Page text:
Residence Hall, not Dorm.

Community is at the core of our commitments at IWU, and the residence hall experience is in some ways the ultimate realization of that commitment. Life in one of our intentional, Christ-centered residence hall communities can be one of the most powerful experiences of a student’s time here at IWU. The following paragraphs are written by current resident directors (RDs) who explain why their halls are more than dorms:

Martin Hall

Martin Hall is more than a dorm because we take trying to make our hall a home very seriously. We strive to have an atmosphere that is hospitable and welcoming to all, and we do what we can to help Martin Hall residents feel as though they have ownership of our hall. It’s more than a dorm, it’s a community. What I love most about being an RD in Martin Hall is the relationships that I have built with the women who live here. It’s a joy to host events that foster community and learning, and from those shared memories, I see true friendships growing! Watching those connections form is so rewarding.

In Martin, a good example of what our community looks like can be found in the lobby. There are always people in the lobby, hanging out and enjoying the company of other residents. It’s a place where groups can study and where groups can play together too. And, it’s the location of our most beloved Common Table event! During Common Table, the student staff in Martin cook a meal and, as a hall, we sit around family-style tables and eat together. It’s a chance to break bread and share with women that we live with. It’s a great chance to meet women who don’t live on their floor.

– Brooke Thomas, Resident Director of Martin Hall

 

Kem Hall

Kem Hall is more than a dorm because we do not settle for relating on the lowest common denominator. We value knowing one another below the surface, that way we can better support and walk alongside one another. This year we have had all-hall panels that challenge us to think about serving others over serving ourselves,  brotherly love and reconciliation, and what it will look like to live outside of the IWU community. We have had six resident-led bible studies that have encouraged men in our hall share their testimonies and be vulnerable. I love where we live because it may take a little more work to get know someone, but once you do know them there is a deeper connection that seems more rewarding in the long run. I have loved being the RD here because I have been welcomed in with open arms and have been invited into the stories of many young men’s lives, and I truly consider that a blessing. I have played basketball with many, I have shared meals with many, and I have seen growth and success in guys’ lives. I have seen chains broken, and I have been able to support men going through a hard time. All of this is very sacred to me and is why I love my job. Community in Kem is real. I once heard someone say if you can’t handle the heat then get out of the kitchen. In Kem we want to be vulnerable, we encourage the rawness that life truly is. You can live here and not be a part of the community, we will not force it. However, because we have a majority of upperclassmen, we have real-life questions and scenarios that our residents can’t hide from much longer. We want to help support, equip and walk alongside our guys as they go through their last years of their college experience.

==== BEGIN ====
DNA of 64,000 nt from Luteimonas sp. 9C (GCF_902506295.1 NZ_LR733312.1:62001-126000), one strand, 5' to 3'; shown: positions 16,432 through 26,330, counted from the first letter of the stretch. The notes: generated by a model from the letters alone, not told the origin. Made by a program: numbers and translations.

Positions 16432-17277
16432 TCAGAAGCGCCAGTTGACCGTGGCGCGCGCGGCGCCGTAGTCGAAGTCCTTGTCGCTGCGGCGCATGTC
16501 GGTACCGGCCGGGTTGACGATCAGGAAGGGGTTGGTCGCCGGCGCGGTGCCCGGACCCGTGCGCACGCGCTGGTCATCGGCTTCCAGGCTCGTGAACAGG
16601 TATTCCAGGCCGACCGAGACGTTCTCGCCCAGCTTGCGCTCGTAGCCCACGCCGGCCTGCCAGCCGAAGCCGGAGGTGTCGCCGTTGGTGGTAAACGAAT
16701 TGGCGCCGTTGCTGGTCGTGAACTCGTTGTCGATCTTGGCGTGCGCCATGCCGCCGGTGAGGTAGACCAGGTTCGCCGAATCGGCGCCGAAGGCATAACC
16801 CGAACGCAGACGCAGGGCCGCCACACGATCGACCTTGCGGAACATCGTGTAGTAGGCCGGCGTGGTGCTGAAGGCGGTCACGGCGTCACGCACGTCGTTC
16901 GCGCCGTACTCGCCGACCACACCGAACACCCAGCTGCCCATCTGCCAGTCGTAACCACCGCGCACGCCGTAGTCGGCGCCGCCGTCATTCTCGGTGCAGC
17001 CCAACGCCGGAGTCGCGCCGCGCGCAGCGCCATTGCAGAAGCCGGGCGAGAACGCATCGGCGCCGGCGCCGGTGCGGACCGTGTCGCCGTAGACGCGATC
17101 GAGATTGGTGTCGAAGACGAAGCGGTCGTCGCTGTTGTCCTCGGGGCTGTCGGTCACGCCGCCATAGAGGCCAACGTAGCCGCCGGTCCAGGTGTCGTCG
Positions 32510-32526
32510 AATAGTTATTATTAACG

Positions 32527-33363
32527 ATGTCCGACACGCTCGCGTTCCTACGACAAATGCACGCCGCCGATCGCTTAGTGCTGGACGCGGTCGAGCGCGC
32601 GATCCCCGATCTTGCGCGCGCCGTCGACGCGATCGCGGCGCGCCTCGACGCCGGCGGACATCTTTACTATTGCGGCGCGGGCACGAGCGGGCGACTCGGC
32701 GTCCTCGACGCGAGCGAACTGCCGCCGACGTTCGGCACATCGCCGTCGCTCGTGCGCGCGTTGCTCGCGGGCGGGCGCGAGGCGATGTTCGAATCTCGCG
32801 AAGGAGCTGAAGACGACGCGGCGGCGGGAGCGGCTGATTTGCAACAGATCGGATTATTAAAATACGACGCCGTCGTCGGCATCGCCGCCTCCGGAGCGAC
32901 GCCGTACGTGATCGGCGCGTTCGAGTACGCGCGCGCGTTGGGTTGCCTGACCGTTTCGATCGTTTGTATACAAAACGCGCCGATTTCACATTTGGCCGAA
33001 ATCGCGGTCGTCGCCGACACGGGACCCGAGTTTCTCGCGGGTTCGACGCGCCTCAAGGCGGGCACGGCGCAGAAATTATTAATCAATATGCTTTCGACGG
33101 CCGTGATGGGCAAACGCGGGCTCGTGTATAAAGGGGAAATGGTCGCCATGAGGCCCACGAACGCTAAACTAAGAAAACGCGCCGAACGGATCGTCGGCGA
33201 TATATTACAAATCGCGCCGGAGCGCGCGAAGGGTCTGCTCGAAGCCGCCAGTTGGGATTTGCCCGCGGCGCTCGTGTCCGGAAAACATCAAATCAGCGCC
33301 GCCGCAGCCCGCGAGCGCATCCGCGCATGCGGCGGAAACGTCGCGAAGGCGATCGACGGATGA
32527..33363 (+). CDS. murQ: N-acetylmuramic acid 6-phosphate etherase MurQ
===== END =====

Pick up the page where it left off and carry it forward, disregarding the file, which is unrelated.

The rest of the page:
– Spencer Green, Resident Director of Kem Hall

 

Evans Hall

I think Evans Hall is more than a dorm because it is a community of women doing life together at their home away from home. I see groups of women thriving as they navigate life with one another. People do more than sleep and study here—we learn, have fun and laugh all while doing life alongside one another. Evans theme is Free to Be,  and I believe Evans residents are gaining opportunities to live into who Christ is calling them to be. Just this week, we explored stories of freedom in our community as we all are trying to pursue congruence and God’s call for our individual lives. I love Evans because of the down-to-earth, thoughtful and beautiful women who fill the rooms. I am graced with the opportunity to learn from each of their lives each day!

– Shelby Loúve, Resident Director of Evans Hall

 

South Townhouses

Many colleges and universities operate on-campus apartments that they treat simply as university-owned housing. It would be really easy for Indiana Wesleyan to do the same. Here, the staff of the South Townhouses – affectionately referred to as the “ToHos” – works hard to make sure the experience reflects an active life on the IWU campus, while simultaneously working to help residents transition into the next season of their lives after IWU. Residents of the ToHos have an abundance of opportunities to engage in community with each other and with the broader campus. I like to describe the ToHos as a place where residents can experience life after IWU as it will be, and what it could be. I hope that by living here, students will be able to live in community with others regardless of where they live next.This mentality towards apartment-living doesn’t happen if we only view on-campus housing as a convenience for students. I think students who live in the Townhouses know that they aren’t just getting housing, they’re getting an experience.

– Josh Bloom, Resident Director of the South Townhouses

 

 

 

 

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